There are few noises that sound as hopeful or as ominous as the clicking of keys on a typewriter, which makes it an appropriate noise for the opening scene of David Auburn’s historical drama The Columnist, currently in performances at the Samuel J. Friedman Theater. Directed by Daniel Sullivan and starring a riveting John Lithgow as political journalist Joseph Aslop, The Columnist is a compelling story of politics and personalities during a tumultuous time in American politics.
Aslop was a contradictory man, to say the least. Despite being openly liberal and supporting the New Deal, fighting for civil rights and opposing the Red Scare, he was a conservative during the Cold War and firm believer in the class system. He was also, as the opening scene of The Columnist depicts, a closeted homosexual who was faced with incriminating photographs from a blackmailing member of the KGB. The Columnist follows Aslop from a bedroom in Russia following a pleasurable afternoon with a Communist named Andrei through John F. Kennedy’s election, assassination and into the age of Aquarius, when anti-war protests fill the streets of Washington D.C.
Successfully hitting all the notes of such a complex character like Aslop is a challenge, but it is a challenge that Lithgow easily accomplishes – and seems to relish in. As the titular character, Lithgow is in his element, delivering a performance of ferocious intensity, portraying Aslop’s personal vulnerability as well as his political and professional power. In the opening scene when he asks Andrei if he is a prostitute, which Andrei vehemently denies – Aslop, apparently surprised that such a man would be attracted to him, asks hesitantly, “Are you saying you came here because you wanted to?” Aslop had undeniable power in Washington, clearly demonstrated when, after celebrating his inauguration, Kennedy appears at his home for a quiet drink. But he also struggled to exercise the same control over his personal life, especially in his marriage of convenience with celebrated political hostess Susan Mary (an excellent Margaret Colin) and his relationship with his brother and sometimes collaborator Stewart (the always outstanding Boyd Gaines). Colin is graciously dignified and particularly touching when she reluctantly admits to her husband that she had hoped their relationship might change after the marriage. Boyd gives Stewart a quiet backbone and authentic sadness as he witnesses his brother’s professional decline following the death of Kennedy.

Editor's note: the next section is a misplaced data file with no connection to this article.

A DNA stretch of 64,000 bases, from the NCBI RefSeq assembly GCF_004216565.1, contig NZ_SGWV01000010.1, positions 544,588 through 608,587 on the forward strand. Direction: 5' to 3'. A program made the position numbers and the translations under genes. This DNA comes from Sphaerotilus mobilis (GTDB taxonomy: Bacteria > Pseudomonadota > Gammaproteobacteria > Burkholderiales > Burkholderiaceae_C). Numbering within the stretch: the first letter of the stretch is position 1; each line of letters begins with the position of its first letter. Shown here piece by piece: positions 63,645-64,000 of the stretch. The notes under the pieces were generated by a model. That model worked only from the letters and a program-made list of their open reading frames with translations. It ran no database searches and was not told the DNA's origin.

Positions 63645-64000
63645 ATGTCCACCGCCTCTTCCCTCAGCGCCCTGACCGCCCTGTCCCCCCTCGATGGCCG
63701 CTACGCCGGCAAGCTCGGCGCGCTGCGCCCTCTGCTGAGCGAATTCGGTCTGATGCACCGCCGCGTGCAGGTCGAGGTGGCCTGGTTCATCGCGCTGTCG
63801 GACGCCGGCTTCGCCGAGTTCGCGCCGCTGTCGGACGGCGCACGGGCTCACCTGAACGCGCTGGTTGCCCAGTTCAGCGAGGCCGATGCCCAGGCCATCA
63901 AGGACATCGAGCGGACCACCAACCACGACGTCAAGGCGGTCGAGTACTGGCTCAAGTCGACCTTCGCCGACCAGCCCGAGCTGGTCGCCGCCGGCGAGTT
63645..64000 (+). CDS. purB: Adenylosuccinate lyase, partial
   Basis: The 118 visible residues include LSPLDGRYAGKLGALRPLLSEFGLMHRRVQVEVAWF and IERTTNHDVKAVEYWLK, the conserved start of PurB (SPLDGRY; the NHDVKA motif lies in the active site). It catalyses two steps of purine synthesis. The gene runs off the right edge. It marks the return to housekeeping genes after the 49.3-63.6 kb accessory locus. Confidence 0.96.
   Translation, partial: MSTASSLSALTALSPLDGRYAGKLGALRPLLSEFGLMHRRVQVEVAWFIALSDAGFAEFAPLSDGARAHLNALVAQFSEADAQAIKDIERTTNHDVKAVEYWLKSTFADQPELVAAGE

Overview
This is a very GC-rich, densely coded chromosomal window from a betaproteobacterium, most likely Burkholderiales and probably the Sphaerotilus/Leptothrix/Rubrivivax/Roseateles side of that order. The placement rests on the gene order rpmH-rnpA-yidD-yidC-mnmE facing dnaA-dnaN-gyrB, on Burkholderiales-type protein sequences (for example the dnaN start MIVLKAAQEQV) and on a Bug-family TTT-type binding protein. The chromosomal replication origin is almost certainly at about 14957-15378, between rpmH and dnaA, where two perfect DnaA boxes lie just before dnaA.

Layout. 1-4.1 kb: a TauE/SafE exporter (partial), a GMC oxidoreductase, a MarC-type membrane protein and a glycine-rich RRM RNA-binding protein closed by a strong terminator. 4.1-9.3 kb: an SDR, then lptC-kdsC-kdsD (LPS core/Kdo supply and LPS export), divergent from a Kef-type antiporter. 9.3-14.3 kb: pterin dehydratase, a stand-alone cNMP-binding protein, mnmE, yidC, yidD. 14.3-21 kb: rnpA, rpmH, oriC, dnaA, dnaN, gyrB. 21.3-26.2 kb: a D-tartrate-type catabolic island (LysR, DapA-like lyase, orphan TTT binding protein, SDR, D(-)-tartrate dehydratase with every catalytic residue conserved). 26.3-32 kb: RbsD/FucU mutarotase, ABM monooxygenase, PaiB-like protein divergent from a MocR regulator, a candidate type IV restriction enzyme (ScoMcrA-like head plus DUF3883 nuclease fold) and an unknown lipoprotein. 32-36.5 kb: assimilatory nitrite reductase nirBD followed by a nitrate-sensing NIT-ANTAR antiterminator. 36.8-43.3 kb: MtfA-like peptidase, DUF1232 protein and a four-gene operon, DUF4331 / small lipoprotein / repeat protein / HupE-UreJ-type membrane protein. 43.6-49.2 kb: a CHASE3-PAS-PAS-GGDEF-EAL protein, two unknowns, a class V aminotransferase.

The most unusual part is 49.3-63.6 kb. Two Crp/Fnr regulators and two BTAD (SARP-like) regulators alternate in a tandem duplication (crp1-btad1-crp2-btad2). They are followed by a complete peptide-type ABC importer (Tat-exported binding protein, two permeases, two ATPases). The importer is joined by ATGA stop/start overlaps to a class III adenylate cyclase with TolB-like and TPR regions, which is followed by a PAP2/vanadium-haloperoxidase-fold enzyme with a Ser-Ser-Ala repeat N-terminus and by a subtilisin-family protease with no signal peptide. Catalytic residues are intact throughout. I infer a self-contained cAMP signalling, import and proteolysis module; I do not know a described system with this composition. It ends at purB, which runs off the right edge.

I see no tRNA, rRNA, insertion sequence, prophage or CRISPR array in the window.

Auburn’s script parallels political success with personal, which is especially apparent in the portrayal of Kennedy’s assassination and Aslop’s personal grief and fear following the President’s death. Aslop’s unwavering support of the Vietnam War puzzles and angers his colleagues in the field, especially the New York Times reporter David Halberstam, (played with vigor and enthusiasm by Stephen Kunken). Halberstam makes it clear that Aslop’s elitist attitude is not welcome in the trenches, partly because Aslop himself refuses to go to the trenches but instead conducts two-day long exclusive interviews in comfort. Aslop does not respond well to the changing attitude of the press and the people who read it, and his reaction is that of a petulant child in an overgrown man’s body and business suit. His insufferable insistence that he is always right can clearly be frustrating to those around him, but his equally stubborn insistence that he is doing the right thing for the country is also endearing. Lithgow, whose languid way of speaking can instantly switch into an angry bellow, portrays this contradiction wonderfully.
The changing attitude of the country is personified in Aslop’s stepdaughter Abigail, capably played by Grace Gummer. Her shifting attitudes and fashions reflect the changes in America at that tumultuous time, and when Aslop finally, nervously comes out to her as a homosexual and she innocently responds by saying, “It isn’t a big deal. I think everyone knows,” his shock is apparent. The changing times are beautifully represented by John Lee Beatty’s sets, Jess Goldstein’s costumes and Kenneth Posner’s lighting.
The events that occur during The Columnist are strictly limited to the 1960s in America, and several winking historical references are made in the script. (When Susan Mary ponders moving out of Aslop’s house, her mention of, “that new apartment complex,” clearly referencing Watergate, inspired several chuckles from the audience.) The power of the press at that time is presented in a sharp contradiction to the effect of media today. Aslop wrote his columns on a typewriter before they were syndicated to hundreds of papers around the world; this seems quaint to a reviewer who writes strictly for the Web and will post this review on Facebook and Twitter after it goes live. One wonders what Aslop would think of the oversaturation of our 24 hour news cycle that we can instantly access on our phones.
However different the world may be these days, the lingering feeling inspired by The Columnist is one of timelessness. Aslop worked passionately because he felt passionately. He wanted the world to be a better place and thought that his writing would help accomplish that. On the evening of JFK’s inauguration, which was clearly a joyous occasion for him, he says, “Jack will make this country interesting again…a time of youth and excitement and energy and vigor.” The same feelings were familiar back in January of 2009 when Barack Obama was sworn in. Let’s hope that a few reporters in this decade will work as hard as Aslop did.